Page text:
Boardwalk Empire is entering the back half of its season, and with that comes plenty of set up. “William Wilson” was almost exclusively about moving pieces into place, which didn’t make for the most engaging hour, but it wasn’t terrible either. Still, this year’s best episodes are ones that have narrowed the focus down to a few characters, and the show having to add in locational reminders this year (New York, D.C., Atlantic City, Tampa, etc) proves that audiences still struggle when the show fans out too far. What is this, Westeros? Maybe they should invest in a map to start each episode like Game of Thrones. Hit the jump for why you should never order a steak for someone who doesn’t want it.
“William Wilson” started to bring, slowly, a number of the show’s myriad characters together. Joe Torrio and Dean O’Bannion are caught in a raid together that Al is certain O’Bannion set up. When Torrio okays the hit, the gangland violence that likely follows will also have repercussions for Van Alden, who might soon be under new management. But as Knox worked so hard to prove, the interconnectedness of these criminals means that no one’s actions can happen without the rest being drawn in.
Knox is also using Gaston Means to manipulate Nucky and protect his (Knox’s) true identity. Nucky of course is tied to Eli, who is suspicious of Knox, as well as Chalky, and by extension the murderous Purnsley and scheming Narcisse. Their heroin trade links back in with the Italians, specifically Lucky (as well as Nucky’s land deal in Tampa), and of course we’ve seen its personal effects through Gillian. Off orbiting nearby is Margaret, who has a run-in with Rothstein. Small town, this New York.
The point being, however doubtful it may sometimes seem, Boardwalk Empire has managed to keep everyone connected — loosely — enough to suggest their worlds will contract at some point in the next few weeks. But the show has not given away enough yet to see how. It’s that loss of direction that Boardwalk has suffered from since Jimmy’s death. There will be a seasonal arc, probably eventually revolving around Narcisse, that will draw everyone in, but what’s driving it? Where are we headed? Is Nucky’s ascension or redemption still something we even still care about?
It was, ultimately, an hour that suggested you cannot outrun or hide from your past. Willie is haunted by his choices, Eli and Nucky face old tensions, Margaret is spooked by Rothstein, and Roy and Gillian discuss vice. Even George Remus showed up to throw however many of his former associates under the bus that he could. Strangely, the two men who embodied this theme the most — Van Alden and Richard Harrow — were conspicuously absent. Perhaps “William Wilson” was just bringing everyone down into their particular misery.
“William Wilson” was talky and heavily focused on plot points: it was functional. These kinds of episodes are always difficult to review. Did it do its job in achieving something? Absolutely. There were a number of building blocks that are clearly setting up confrontations to come. Was it entertaining? It didn’t have a lot of humor or charm or too much character interest, but it had its moments.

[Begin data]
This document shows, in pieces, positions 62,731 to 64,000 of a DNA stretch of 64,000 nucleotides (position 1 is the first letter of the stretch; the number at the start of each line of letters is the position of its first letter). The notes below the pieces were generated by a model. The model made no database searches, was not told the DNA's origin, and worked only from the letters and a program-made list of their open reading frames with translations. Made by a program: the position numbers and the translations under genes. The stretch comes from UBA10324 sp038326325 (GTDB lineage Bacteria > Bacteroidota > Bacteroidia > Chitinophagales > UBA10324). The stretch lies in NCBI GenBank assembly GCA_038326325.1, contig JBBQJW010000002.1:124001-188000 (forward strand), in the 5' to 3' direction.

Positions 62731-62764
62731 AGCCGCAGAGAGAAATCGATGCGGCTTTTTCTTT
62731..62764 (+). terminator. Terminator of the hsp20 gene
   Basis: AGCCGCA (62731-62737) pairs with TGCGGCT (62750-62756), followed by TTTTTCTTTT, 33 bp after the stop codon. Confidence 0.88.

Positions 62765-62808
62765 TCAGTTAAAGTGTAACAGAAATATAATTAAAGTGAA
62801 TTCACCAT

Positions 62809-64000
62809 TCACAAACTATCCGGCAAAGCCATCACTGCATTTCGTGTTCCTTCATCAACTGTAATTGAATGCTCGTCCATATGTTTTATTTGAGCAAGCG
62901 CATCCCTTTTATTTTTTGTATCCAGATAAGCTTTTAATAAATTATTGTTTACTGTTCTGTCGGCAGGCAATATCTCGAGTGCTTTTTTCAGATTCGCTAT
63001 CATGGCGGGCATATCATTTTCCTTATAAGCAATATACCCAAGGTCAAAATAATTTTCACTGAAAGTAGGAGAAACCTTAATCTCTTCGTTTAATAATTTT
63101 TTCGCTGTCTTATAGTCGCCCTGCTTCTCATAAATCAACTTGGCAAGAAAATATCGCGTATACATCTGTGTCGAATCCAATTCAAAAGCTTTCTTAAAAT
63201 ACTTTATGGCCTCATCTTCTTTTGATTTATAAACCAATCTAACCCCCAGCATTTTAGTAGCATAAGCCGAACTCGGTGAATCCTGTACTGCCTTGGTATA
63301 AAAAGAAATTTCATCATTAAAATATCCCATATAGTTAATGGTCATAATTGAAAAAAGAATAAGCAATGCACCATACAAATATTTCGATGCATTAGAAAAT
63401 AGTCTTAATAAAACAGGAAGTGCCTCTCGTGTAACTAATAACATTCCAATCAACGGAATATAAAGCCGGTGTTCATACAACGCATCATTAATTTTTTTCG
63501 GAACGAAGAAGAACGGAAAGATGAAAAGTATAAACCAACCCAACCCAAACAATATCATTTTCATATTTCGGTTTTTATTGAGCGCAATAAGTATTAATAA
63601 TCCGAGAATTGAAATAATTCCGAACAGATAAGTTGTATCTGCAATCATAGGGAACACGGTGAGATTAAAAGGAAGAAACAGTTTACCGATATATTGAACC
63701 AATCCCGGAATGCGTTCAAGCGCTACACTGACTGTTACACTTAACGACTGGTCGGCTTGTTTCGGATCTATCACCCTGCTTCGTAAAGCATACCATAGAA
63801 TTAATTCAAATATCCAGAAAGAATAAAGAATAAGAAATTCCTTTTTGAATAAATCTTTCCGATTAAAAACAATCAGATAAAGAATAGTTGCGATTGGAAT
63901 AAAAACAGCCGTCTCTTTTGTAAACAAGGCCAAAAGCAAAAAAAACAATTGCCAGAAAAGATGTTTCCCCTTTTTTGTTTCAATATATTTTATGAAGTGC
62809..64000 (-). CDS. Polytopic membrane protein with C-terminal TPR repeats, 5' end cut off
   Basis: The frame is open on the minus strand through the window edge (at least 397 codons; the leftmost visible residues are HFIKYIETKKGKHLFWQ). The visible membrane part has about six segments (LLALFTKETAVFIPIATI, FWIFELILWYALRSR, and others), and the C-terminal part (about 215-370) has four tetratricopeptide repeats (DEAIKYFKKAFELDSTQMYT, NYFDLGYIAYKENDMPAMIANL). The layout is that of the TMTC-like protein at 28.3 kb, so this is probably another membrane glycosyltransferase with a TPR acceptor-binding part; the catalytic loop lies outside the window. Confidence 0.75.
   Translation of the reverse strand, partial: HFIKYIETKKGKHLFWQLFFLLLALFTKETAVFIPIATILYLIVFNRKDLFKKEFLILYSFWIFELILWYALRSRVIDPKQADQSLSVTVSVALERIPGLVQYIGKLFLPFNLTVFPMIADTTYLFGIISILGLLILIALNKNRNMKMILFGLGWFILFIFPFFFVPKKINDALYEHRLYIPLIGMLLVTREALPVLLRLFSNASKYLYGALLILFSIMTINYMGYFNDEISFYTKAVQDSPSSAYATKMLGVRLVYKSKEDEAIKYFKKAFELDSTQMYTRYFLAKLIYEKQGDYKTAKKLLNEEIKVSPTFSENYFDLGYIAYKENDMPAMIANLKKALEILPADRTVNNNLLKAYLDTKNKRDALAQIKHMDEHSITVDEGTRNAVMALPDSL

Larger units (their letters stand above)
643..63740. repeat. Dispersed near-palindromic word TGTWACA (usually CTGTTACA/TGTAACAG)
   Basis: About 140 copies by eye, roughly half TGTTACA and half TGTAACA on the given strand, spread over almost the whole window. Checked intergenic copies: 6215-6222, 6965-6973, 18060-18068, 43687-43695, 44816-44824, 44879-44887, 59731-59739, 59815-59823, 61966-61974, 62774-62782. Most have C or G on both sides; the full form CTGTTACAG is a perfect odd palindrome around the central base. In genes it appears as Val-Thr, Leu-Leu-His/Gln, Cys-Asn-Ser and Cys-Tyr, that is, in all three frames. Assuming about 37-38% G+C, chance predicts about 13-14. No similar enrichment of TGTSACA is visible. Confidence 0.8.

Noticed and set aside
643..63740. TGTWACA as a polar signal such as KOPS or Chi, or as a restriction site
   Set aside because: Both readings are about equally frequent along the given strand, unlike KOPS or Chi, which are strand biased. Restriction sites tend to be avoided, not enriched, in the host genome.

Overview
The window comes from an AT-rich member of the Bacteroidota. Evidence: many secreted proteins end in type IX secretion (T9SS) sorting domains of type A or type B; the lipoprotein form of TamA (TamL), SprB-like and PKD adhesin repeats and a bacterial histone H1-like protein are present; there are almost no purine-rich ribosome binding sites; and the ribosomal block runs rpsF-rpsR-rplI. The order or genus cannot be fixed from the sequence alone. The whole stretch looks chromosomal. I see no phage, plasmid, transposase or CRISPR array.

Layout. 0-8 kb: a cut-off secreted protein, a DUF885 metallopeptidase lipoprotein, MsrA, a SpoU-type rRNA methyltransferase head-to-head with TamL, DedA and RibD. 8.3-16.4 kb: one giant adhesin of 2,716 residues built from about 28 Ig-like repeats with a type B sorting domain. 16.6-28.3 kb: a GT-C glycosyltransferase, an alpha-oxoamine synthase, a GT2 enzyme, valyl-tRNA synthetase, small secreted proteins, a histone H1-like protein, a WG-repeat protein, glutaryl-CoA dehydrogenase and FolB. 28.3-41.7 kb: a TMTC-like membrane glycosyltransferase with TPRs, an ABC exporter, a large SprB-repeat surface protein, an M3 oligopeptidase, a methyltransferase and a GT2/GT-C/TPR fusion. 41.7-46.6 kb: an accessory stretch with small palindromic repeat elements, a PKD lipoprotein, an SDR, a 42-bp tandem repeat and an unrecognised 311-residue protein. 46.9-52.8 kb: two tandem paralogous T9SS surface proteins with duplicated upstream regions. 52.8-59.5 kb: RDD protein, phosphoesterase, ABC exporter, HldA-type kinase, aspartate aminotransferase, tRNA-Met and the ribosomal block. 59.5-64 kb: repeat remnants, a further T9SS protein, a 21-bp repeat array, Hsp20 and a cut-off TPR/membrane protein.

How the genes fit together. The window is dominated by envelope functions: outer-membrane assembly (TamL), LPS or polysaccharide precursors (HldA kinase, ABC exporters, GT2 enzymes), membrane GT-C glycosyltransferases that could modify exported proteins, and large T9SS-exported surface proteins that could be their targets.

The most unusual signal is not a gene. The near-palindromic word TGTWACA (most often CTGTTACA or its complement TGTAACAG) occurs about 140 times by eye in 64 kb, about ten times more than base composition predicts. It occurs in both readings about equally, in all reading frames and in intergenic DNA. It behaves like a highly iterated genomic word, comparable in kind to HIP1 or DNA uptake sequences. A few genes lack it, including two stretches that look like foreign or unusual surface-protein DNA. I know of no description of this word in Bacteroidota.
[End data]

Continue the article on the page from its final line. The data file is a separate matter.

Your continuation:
Episode Rating: U (ungraded, because it simply was).
Musings and Miscellanea:
— If you’re not familiar with the case of Leopold and Loeb, I highly recommend reading up on it. If you like crime novels, Compulsion (a fictionalized version of the events) is a must. Their reason for doing what they did, and their eventual undoing, is very strongly reminiscent to that of Raskolnikov in Crime and Punishment.
— “Willies a good kid, but sometimes like his father he acts without thinking” – Nucky. It was unfortunate to see the Nucky/Eli rivalry renewed since Eli’s character has much such strides in the past two years.
— Al is about to go fully off the rails, isn’t he?
— Glad to see Margaret up to something (like participating in cons, apparently), although I’m a little surprised she didn’t play along with Rothstein’s cover story about how they knew each other. Perhaps this is part of her new life. And was that $100 just hush money, by the way, or will he want something else from her later?
— Margaret also is keeping the alligator on her desk that Nucky intended for Teddy. Does this portend an eventual reconciliation?
— Oh Hoover, ya jerk. Knox is going to lose it and go after him somehow. History would suggest this won’t end in his favor.
— Do I buy Roy as Gillian’s white knight? I don’t know that I do, nor do I particularly care. She’s done nothing to deserve it, but his obsession with her could, knowing this show, end up just being sinister.
— Speaking of which, the Narcisse/Maitland/Chalky/Purnsley story this week was too obvious. We all knew he’d kill the deacon, and that Maitlan was a spy who, as soon as she said it, was clearly lying about her story and that it was Narcisse who killed her mother and then manipulated her into working for (and worshipping) him. Narcisse is just another crazy seasonal criminal in the vein of Gyp Rosetti. I suppose it keeps things interesting though.
— Hoover: “What do you know about Tampa?” Remus: “It’s humid.”